Chevron print. Vera Bradley. Ugg boots. Instagram filters. It’s hard to describe, but you know it when you see it.
The term was coined in 2013 by Gaby Rasson, a high schooler at the time. However, the term didn’t gain notoriety until 2021 when TikToker Hallie Cain made a viral video explaining the word, which amassed more than 820,000 views. In the video, Cain describes cheugy as what happens “someone follows out of date trends.”
Following the fame of Cain’s video, Twitter posts, Instagram accounts and many more TikToks were made in response to the word. An array of items and past trends were deemed cheugy as people picked through their closets and shared their most cringy high school photos.
As humorous as it can be to reminisce on old styles of our childhood, the “cheugy” trend does have its flaws.
Firstly, modern reliance on fast fashion can lead to trends fading out of style at a faster rate. Thus, trends are becoming “cheugy” sooner.
Fast fashion is a determent in more ways than one, for instance, its negative implications on the environment and the poor working conditions enforced on fast-fashion employees. However, the term cheugy has made a new negative implication of fast fashion come to light. Keeping up with trends is oftentimes inaccessible and unaffordable, especially at the pace at which trends fall in and out of style.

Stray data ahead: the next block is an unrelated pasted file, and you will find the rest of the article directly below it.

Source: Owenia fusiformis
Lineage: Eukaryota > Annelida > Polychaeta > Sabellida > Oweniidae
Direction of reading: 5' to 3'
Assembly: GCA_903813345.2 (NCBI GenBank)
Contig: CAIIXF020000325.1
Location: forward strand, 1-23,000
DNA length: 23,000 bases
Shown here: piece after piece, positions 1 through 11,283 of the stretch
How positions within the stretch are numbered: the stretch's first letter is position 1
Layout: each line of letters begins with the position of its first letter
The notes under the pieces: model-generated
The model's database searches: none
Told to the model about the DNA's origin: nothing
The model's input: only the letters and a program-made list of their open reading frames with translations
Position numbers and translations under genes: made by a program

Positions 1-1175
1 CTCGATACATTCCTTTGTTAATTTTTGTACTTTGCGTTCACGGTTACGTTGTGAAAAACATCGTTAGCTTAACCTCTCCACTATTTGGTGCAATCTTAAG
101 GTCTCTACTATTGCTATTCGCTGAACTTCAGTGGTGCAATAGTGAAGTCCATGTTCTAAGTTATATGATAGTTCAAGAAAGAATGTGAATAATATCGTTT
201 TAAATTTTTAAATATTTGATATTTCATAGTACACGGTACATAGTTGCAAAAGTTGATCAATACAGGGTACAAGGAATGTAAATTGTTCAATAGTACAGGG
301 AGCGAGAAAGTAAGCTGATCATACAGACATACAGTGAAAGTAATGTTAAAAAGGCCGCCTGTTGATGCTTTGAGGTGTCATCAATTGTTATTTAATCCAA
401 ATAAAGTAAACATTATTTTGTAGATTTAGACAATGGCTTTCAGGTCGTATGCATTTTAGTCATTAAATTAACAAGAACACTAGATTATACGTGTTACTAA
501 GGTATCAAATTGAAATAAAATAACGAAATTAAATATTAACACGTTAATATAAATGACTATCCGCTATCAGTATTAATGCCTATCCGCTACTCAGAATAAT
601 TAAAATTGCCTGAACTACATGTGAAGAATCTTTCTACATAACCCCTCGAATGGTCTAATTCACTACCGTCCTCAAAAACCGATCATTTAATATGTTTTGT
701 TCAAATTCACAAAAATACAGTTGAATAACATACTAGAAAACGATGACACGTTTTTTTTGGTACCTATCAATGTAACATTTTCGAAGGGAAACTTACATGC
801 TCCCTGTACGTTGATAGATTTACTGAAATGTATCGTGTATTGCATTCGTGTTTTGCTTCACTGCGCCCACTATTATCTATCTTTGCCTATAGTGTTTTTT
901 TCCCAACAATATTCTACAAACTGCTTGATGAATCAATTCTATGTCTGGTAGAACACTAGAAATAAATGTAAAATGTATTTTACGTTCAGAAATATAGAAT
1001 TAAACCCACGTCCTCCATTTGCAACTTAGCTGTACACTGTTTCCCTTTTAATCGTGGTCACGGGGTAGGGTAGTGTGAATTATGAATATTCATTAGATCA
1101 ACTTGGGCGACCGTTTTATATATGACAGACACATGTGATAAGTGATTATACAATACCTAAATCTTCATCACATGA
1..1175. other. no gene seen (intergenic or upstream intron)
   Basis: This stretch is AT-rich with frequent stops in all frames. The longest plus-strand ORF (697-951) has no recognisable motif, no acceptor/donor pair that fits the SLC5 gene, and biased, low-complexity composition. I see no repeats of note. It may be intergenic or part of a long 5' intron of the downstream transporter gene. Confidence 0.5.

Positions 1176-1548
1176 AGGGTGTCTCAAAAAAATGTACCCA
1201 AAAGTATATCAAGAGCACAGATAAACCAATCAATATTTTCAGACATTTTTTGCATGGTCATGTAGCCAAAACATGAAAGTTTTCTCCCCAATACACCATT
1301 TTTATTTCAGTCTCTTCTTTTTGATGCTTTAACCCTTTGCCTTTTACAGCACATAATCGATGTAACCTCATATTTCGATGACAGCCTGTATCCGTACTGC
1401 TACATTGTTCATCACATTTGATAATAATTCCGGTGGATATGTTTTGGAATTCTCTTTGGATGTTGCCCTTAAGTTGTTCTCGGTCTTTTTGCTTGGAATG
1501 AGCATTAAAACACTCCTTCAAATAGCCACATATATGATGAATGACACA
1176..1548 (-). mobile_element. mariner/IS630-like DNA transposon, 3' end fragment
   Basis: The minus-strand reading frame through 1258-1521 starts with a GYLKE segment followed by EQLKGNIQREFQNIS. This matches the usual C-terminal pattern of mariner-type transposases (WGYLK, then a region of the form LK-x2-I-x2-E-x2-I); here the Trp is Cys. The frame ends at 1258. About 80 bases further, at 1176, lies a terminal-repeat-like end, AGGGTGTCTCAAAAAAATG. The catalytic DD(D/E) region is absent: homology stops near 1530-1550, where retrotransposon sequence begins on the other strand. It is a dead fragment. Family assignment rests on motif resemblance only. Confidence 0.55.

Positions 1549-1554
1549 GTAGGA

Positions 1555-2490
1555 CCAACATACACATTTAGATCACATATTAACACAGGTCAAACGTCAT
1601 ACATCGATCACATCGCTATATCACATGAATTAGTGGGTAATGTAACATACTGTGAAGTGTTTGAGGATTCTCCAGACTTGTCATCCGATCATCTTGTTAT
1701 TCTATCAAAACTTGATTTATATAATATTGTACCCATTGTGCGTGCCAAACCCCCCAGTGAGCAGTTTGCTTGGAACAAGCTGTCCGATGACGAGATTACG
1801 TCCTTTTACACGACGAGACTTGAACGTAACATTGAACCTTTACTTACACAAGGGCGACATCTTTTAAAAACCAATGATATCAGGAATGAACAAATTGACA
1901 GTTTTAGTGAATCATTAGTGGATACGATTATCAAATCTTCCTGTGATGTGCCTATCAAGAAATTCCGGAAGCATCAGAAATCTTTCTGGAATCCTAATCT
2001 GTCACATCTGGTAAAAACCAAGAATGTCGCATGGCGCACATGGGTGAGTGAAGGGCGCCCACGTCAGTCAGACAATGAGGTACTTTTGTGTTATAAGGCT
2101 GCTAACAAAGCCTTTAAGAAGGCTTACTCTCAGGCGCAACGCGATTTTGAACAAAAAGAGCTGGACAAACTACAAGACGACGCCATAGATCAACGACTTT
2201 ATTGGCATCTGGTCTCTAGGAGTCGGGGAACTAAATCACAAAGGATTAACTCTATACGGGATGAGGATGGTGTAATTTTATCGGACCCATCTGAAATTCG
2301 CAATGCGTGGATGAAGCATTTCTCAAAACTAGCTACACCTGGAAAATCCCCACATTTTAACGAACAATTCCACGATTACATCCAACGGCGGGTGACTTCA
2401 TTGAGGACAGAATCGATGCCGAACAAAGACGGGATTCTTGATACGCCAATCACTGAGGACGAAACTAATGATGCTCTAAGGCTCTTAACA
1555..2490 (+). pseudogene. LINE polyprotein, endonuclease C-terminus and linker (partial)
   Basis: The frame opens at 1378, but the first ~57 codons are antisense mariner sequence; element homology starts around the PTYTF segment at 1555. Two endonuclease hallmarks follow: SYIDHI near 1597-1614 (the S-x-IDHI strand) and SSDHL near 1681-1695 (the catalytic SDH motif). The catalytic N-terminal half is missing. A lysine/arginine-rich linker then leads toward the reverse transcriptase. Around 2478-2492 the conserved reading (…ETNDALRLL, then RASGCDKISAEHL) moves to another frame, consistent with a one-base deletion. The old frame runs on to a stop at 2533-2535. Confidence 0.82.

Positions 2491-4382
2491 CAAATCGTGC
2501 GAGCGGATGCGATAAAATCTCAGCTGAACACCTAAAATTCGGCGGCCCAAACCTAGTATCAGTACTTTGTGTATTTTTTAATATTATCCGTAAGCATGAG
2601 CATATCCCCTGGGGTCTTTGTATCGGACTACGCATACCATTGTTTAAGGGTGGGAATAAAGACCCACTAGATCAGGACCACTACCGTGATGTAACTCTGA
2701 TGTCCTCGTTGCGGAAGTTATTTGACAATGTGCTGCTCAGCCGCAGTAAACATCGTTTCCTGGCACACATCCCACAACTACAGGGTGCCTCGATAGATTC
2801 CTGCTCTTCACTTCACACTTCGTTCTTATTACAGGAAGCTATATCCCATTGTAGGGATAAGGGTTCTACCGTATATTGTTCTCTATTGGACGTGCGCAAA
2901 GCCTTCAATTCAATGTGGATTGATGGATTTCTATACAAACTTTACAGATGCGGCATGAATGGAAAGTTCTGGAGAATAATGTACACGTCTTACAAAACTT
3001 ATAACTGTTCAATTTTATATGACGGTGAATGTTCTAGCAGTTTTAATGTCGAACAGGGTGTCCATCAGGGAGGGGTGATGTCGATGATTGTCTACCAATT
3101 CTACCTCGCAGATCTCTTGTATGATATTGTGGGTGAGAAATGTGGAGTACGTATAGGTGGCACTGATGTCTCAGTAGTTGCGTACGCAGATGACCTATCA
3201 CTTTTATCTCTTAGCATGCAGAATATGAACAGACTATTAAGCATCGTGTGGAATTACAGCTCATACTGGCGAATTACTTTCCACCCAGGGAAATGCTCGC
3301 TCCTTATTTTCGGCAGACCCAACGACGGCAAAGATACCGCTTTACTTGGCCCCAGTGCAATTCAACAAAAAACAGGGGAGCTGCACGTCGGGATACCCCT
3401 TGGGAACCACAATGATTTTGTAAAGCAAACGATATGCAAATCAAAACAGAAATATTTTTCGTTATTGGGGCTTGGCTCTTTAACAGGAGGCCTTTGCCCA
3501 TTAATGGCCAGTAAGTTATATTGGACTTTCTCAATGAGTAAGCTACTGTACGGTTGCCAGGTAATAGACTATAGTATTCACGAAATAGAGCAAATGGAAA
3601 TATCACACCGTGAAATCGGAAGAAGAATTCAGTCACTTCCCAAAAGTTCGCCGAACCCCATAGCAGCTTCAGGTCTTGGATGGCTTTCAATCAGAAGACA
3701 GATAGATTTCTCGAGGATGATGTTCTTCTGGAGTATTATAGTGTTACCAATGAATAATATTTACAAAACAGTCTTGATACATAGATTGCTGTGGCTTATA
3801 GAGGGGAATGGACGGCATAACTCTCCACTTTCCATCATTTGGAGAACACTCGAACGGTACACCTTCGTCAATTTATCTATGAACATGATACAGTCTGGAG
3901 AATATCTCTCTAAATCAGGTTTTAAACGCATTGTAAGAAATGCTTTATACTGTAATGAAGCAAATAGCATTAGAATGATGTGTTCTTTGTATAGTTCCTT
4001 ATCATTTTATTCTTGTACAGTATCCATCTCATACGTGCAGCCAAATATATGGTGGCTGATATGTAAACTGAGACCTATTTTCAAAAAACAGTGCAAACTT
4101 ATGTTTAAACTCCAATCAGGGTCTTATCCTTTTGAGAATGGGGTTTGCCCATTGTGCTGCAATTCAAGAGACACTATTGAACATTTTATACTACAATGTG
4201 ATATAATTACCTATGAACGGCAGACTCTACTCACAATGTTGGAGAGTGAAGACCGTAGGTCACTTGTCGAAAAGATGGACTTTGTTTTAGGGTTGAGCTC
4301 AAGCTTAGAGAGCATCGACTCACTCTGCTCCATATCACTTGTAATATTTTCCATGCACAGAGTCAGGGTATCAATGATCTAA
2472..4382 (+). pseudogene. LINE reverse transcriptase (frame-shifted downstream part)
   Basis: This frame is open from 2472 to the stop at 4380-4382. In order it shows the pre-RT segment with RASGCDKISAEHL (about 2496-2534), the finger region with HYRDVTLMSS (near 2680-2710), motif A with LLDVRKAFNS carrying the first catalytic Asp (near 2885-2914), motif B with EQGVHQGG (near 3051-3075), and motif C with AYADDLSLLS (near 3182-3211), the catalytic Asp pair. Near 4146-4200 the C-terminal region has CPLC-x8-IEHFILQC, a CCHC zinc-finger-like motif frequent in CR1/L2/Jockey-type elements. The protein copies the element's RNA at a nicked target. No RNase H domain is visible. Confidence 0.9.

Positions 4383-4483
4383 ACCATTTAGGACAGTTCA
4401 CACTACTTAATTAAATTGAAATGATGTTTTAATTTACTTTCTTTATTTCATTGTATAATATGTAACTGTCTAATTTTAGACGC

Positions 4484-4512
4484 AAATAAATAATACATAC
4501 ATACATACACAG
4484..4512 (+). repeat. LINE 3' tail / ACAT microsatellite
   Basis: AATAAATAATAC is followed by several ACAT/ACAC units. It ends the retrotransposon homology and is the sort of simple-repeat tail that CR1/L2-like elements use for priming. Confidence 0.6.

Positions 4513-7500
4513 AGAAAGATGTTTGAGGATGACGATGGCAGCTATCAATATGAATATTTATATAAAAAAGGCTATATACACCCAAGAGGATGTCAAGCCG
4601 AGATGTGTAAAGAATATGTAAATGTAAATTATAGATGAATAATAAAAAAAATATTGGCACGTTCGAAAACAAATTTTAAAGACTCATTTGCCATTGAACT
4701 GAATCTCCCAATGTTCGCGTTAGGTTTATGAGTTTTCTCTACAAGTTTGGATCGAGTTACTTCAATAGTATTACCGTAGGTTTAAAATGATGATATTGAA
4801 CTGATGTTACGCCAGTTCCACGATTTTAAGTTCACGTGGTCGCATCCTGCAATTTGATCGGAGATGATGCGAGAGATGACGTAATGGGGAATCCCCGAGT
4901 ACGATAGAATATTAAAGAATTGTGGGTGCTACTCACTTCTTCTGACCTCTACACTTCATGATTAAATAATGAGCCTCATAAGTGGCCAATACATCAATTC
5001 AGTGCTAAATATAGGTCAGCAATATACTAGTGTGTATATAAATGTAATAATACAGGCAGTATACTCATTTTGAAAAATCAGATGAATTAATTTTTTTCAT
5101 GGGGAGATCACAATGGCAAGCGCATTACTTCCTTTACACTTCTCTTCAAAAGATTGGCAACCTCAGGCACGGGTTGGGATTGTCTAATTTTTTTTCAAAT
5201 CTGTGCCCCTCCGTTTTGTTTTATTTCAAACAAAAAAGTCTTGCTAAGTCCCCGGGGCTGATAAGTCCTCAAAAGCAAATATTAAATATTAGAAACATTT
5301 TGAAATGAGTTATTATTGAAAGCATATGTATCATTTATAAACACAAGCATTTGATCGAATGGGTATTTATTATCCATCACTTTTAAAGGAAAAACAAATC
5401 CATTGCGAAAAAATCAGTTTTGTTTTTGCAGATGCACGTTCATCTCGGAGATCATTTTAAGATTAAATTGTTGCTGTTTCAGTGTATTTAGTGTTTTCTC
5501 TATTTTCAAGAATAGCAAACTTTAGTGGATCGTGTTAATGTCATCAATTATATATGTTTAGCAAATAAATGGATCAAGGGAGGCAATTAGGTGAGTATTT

When fast fashion cycles end, rebuilding one’s wardrobe can be a costly process. Galaxy leggings and “rawr xD” t-shirts didn’t transform into cottagecore overnight.
Second, cheugy is undoubtedly misogynistic.
Women can seldom enjoy interests or aesthetics without being made fun of. It can be as much of an issue online as it is in real life.
This trend is no exception. Many of the things we consider cheugy, from “Live, Laugh, Love” home decor to monogrammed handbags, have women as their chief consumers.
Labeling products as cheugy has resulted in the targeting of traditionally feminine styles. Cheugy solely mocks women and their respective fashion, leaving most men’s styles unquestioned and unscathed. This isn’t to say the word “cheugy” was invented with misogyny in mind, but it has evolved to reflect the biases of those who have since coined the term.
When we get caught up in the humor of trends (and let’s face it, the Rae-Dunn rush at Home Goods is a sight to see), it’s easy for us to become blind to their impacts. But, next time you consider labeling something as “cheugy,” consider what it really is – a trend many of us used to appreciate and enjoy. Why not enjoy it today?
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